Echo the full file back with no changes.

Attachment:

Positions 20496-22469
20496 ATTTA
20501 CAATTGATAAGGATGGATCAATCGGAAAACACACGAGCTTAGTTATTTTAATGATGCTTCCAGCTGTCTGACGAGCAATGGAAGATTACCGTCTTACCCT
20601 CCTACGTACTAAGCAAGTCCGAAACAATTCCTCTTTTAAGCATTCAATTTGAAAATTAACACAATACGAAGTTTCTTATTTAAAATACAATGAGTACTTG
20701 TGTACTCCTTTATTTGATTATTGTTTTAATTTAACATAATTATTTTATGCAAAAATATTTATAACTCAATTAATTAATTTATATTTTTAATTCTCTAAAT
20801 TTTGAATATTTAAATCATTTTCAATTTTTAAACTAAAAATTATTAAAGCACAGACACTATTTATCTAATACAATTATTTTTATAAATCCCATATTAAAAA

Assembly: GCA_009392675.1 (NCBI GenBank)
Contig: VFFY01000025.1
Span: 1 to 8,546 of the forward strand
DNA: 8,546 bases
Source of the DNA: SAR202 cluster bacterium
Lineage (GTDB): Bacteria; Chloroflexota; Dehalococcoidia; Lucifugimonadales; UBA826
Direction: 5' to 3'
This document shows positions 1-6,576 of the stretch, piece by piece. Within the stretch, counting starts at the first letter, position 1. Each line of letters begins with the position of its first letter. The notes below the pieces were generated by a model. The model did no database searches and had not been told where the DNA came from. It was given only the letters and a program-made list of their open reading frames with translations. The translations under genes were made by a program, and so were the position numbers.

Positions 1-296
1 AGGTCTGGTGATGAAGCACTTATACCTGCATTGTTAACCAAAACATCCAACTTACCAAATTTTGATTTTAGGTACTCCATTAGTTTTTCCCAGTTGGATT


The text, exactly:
Positions 20496-22469
20496 ATTTA
20501 CAATTGATAAGGATGGATCAATCGGAAAACACACGAGCTTAGTTATTTTAATGATGCTTCCAGCTGTCTGACGAGCAATGGAAGATTACCGTCTTACCCT
20601 CCTACGTACTAAGCAAGTCCGAAACAATTCCTCTTTTAAGCATTCAATTTGAAAATTAACACAATACGAAGTTTCTTATTTAAAATACAATGAGTACTTG
20701 TGTACTCCTTTATTTGATTATTGTTTTAATTTAACATAATTATTTTATGCAAAAATATTTATAACTCAATTAATTAATTTATATTTTTAATTCTCTAAAT
20801 TTTGAATATTTAAATCATTTTCAATTTTTAAACTAAAAATTATTAAAGCACAGACACTATTTATCTAATACAATTATTTTTATAAATCCCATATTAAAAA

Assembly: GCA_009392675.1 (NCBI GenBank)
Contig: VFFY01000025.1
Span: 1 to 8,546 of the forward strand
DNA: 8,546 bases
Source of the DNA: SAR202 cluster bacterium
Lineage (GTDB): Bacteria; Chloroflexota; Dehalococcoidia; Lucifugimonadales; UBA826
Direction: 5' to 3'
This document shows positions 1-6,576 of the stretch, piece by piece. Within the stretch, counting starts at the first letter, position 1. Each line of letters begins with the position of its first letter. The notes below the pieces were generated by a model. The model did no database searches and had not been told where the DNA came from. It was given only the letters and a program-made list of their open reading frames with translations. The translations under genes were made by a program, and so were the position numbers.

Positions 1-296
1 AGGTCTGGTGATGAAGCACTTATACCTGCATTGTTAACCAAAACATCCAACTTACCAAATTTTGATTTTAGGTACTCCATTAGTTTTTCCCAGTTGGATT